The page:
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Old 9th September 2013, 20:50
Ajohnson Ajohnson is offline  
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Organisation: Merchant Navy
Department: Engineering
Active: 1971 - Present
 
Join Date: Sep 2013
Posts: 10
Quote:
Originally Posted by mvito View Post
I was a Junior Engineer on British Gull 1971 in the Indian Ocean. We had a distress message from the steam turbine BP tanker pictured in the attachment, saying they had lost all power. Unfortunately I have
forgotten the name of the tanker. After much discussion, I guess with Britannic House, the Captain agreed to take the strikken tanker in tow.
The other Junior Engineer, and myself, were seconded to board the
vessel, and were lowered in one of our lifeboats with the Chief and some other crew. The deck officer(4th?) managed to lower one end of the lifeboat quicker than the other, and I recall (somewhat exaggerated perhaps) hanging onto the boat at some 45 degrees. Eventually we made the Ocean and headed across to the tanker. I remember being so low on the Ocean that we could see nothing around us at times and only flying fish sparkling across us.
After boarding we went down to the engine room, much different to the diesel rooms I was used to. The ship had lost all power, and when the engineers had tried to start the engine room auxilliary diesel, they found that one of the timing gears had stripped. The Chief returned the the Gull to try and effect a repair on the gear, leaving us Juniors to try and get the fo'castle donkey compressor working. This, too, showed signs of lack of maintenance. As I recall we found one of the big ends failed in this twin diesel. Checking the engineers stores we found brand new parts to effect a repair. I seem to remember working together all night to repair the engine. We fed on melting ice cream, as did the regular crew, who were detailed to bucket seawater to keep for flushing.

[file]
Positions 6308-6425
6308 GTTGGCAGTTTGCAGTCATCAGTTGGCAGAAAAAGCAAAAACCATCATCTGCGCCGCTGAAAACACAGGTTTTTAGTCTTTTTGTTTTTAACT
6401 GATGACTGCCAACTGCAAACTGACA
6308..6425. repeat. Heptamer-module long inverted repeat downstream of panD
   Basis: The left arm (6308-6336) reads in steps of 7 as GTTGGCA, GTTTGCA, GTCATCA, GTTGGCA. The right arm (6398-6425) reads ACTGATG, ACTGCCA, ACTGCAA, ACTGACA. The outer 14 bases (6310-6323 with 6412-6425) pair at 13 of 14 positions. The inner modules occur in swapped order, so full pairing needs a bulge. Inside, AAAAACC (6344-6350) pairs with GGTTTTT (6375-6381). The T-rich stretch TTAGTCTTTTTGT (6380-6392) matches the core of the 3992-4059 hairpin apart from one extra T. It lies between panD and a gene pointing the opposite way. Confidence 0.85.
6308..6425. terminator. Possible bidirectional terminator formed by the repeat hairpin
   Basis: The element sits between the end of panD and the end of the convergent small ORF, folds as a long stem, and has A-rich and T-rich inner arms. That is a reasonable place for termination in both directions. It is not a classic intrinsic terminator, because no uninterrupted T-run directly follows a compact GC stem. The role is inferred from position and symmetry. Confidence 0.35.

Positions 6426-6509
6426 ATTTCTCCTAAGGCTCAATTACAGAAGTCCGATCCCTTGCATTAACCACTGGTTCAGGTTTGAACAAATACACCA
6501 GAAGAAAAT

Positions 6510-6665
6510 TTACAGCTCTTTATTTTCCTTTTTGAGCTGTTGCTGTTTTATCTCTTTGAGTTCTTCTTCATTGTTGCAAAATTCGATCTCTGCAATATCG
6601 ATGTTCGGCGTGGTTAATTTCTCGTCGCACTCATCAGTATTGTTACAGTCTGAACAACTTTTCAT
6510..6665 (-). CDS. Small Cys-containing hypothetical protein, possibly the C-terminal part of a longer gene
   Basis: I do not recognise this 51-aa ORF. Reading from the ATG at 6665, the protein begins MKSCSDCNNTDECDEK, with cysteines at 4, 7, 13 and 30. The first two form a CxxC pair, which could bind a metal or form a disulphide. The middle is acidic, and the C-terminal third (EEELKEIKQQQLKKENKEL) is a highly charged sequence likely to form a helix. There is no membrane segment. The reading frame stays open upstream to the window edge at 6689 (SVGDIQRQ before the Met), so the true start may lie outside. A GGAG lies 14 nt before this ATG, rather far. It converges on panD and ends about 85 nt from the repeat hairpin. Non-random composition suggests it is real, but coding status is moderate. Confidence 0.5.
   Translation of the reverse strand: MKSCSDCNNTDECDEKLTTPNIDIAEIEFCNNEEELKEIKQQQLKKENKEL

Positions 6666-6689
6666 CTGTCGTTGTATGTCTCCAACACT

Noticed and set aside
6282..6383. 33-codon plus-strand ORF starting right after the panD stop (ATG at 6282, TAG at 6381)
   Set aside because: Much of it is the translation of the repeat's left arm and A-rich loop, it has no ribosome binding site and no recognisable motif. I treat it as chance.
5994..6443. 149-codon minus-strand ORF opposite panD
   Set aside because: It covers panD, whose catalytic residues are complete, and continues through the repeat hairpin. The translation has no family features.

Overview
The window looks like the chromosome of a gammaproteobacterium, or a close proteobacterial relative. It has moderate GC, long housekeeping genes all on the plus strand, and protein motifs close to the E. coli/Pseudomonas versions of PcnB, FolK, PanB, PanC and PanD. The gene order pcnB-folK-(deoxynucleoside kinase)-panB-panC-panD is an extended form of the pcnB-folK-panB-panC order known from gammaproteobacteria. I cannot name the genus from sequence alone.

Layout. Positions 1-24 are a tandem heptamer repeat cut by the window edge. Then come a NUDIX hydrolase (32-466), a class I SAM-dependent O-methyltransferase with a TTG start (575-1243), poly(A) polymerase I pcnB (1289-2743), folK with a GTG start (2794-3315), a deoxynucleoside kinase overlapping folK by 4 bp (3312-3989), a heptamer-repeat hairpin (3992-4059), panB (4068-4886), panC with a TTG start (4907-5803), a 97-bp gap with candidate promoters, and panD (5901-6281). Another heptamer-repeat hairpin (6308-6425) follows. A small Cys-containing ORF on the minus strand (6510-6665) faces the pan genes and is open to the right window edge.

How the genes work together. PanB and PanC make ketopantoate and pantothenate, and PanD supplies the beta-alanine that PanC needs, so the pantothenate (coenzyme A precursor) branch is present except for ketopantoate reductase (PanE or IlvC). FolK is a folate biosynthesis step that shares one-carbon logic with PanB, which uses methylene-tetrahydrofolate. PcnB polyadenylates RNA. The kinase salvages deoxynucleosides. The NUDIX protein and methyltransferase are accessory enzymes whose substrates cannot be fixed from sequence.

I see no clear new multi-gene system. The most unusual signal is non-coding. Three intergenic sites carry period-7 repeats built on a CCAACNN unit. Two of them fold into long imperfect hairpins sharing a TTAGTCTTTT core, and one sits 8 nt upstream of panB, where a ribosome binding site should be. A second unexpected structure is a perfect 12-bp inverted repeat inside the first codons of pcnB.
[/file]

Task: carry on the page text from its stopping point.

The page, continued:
We had to return to the Gull next day, before we could test it, but we received a message that our work had resulted in their engineers
starting the engine, returning compressed air to the ship, and thus
reviving the dead ship. Eventually the tow was released, and both ships parted their ways. Some months later I received a bonus as a salvage payment, as the rest of our crew must have, on a sliding scale as I as I understood.
It was an experience which has lasted in my memory, with some
embelishments, for 40 years.
I would be grateful if someone out there could name the ship to complete my memory. I have posted two photos on Gallery, and attached one of them with this post.
Hi, I too was a junior eng. on the Gull in 1971 from April till October. THis was my first and arguably my best trip and I remained with BP til1994. The ship I think is in the photo I sailed on 9/72 to 3/73 and is the one of the six affectionately named I ties, the British Comet.
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